Originally posted on This Given Sunday  |  Last updated 12/11/12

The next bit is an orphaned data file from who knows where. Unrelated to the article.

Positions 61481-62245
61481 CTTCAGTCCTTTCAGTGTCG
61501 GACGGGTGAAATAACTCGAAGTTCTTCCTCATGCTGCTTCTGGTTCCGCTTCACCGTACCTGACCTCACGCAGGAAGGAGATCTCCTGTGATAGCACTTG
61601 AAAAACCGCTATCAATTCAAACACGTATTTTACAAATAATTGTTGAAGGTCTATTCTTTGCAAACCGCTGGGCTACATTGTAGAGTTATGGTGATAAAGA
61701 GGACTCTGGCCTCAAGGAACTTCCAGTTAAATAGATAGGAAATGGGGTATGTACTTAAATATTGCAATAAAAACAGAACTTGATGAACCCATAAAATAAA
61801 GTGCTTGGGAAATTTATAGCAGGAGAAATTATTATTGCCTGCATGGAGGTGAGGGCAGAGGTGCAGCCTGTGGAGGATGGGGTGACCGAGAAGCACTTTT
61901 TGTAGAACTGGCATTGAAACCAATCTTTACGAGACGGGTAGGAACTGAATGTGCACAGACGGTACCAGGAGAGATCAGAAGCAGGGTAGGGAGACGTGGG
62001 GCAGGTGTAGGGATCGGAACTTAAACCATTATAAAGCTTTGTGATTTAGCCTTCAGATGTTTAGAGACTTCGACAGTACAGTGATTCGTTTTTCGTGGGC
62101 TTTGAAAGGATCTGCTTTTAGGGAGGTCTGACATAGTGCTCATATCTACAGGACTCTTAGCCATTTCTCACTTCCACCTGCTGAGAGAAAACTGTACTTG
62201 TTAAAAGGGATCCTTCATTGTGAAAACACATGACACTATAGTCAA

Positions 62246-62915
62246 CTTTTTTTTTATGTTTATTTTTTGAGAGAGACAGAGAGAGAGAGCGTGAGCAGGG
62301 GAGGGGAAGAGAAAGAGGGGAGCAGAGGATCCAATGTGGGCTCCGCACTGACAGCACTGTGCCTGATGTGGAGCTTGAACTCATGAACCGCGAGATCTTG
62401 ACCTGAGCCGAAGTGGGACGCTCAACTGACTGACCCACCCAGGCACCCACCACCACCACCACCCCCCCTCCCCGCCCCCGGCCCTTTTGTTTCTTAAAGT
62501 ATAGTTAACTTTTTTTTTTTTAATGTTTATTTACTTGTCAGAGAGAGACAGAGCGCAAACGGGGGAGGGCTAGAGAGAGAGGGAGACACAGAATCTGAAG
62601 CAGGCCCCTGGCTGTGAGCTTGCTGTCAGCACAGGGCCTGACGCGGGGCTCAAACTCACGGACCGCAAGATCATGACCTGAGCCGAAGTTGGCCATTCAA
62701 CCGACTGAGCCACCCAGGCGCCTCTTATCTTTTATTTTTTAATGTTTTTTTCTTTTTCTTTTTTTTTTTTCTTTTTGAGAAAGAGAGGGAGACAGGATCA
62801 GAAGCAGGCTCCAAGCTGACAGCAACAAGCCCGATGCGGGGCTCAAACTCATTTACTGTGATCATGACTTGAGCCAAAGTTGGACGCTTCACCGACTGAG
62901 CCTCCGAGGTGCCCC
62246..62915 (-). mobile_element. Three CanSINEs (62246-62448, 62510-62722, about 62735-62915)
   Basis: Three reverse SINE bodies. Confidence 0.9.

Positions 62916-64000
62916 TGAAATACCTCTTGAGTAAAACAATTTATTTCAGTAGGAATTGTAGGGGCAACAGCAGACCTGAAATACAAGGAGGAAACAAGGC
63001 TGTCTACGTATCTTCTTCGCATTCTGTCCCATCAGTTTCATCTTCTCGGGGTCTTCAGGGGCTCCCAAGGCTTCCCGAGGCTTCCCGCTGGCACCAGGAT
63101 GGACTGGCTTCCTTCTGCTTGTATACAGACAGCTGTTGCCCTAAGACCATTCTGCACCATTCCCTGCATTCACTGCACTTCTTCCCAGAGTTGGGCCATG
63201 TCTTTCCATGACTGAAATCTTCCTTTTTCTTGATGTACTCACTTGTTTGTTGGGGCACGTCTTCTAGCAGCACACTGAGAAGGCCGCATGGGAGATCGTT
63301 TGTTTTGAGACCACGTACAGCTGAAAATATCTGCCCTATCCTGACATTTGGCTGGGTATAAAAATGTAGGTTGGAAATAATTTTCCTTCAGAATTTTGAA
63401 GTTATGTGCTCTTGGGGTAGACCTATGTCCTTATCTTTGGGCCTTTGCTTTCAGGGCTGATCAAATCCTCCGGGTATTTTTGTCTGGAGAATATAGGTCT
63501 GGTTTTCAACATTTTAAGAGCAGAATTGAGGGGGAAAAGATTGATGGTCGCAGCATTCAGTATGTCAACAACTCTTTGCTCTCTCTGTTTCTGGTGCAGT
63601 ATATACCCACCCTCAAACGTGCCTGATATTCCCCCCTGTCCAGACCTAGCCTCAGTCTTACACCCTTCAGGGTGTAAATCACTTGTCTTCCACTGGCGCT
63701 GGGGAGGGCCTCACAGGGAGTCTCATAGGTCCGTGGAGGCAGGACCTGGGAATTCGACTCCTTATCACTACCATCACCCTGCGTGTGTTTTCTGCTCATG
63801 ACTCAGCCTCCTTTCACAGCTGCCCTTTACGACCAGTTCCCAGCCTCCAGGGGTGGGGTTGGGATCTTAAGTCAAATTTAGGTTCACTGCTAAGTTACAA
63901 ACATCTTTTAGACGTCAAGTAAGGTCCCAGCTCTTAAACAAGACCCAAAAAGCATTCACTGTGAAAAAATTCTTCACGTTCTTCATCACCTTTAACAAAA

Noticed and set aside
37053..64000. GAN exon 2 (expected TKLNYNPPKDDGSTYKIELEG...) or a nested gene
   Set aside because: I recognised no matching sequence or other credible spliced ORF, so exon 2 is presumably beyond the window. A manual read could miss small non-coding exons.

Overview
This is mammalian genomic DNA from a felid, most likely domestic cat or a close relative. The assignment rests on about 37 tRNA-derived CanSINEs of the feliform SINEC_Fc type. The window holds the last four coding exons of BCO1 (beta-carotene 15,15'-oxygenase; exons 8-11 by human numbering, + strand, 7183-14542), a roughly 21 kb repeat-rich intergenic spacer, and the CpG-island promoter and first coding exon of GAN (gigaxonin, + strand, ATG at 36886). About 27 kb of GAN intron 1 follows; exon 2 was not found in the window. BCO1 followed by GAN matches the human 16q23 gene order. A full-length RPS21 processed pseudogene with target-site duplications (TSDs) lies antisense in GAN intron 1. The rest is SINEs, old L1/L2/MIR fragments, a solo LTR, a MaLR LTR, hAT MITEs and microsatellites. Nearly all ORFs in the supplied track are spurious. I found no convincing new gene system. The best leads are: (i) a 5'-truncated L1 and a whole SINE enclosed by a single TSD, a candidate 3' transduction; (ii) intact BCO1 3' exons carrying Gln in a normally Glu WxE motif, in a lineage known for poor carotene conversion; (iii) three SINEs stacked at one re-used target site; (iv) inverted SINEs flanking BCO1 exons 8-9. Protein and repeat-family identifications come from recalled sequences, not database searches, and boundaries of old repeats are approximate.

Former NFL commissioner Paul Tagliabue has made his ruling on the suspensions and fines for Saints players as a result of the NFL's Bountygate investigation, and the news isn't good for Roger Goodell: all of the penalties for individual players have been vacated. Greg Aiello of the NFL's PR office has the details, but here's the direct statement from Tagliabue. Unlike Saints' broad organizational misconduct, player appeals involve sharply focused issues of alleged individual player misconduct in several different aspects...My affirmation of Commissioner Goodell's findings could certainly justify the issuance of fines. However, this entire case has been contaminated by the coaches and others in the Saints' organization. Having reviewed the testimony very carefully, including documentary evidence that is at the center of the conflict, and having assessed the credibility of the four central witnesses on these matters, I find there is more than enough evidence to support Commissioner Goodell's findings that Mr. Vilma offered such a bounty (on Brett Favre). This is huge for the Saints players affected by the Goodell's punishments, and will likely be a huge boon for Jonathan Vilma's defamtion lawsuit against Goodell. The NFL's statement in response was terse. "We respect Mr. Tagliabue’s decision, which underscores the due process afforded players in NFL disciplinary matters. This matter has now been reviewed by Commissioner Goodell, two CBA grievance arbitrators, the CBA Appeals Panel, and Mr. Tagliabue as Commissioner Goodell’s designated appeals officer. The decisions have made clear that the Saints operated a bounty program in violation of league rules for three years, that the program endangered player safety, and that the commissioner has the authority under the CBA to impose discipline for those actions as conduct detrimental to the league. Strong action was taken in this matter to protect player safety and ensure that bounties would be eliminated from football." Essentially, Tagliabue ruled that the fault was with the Saints organization as opposed to the players, and that the players were merely pawns in the game being played by New Orleans coaches.

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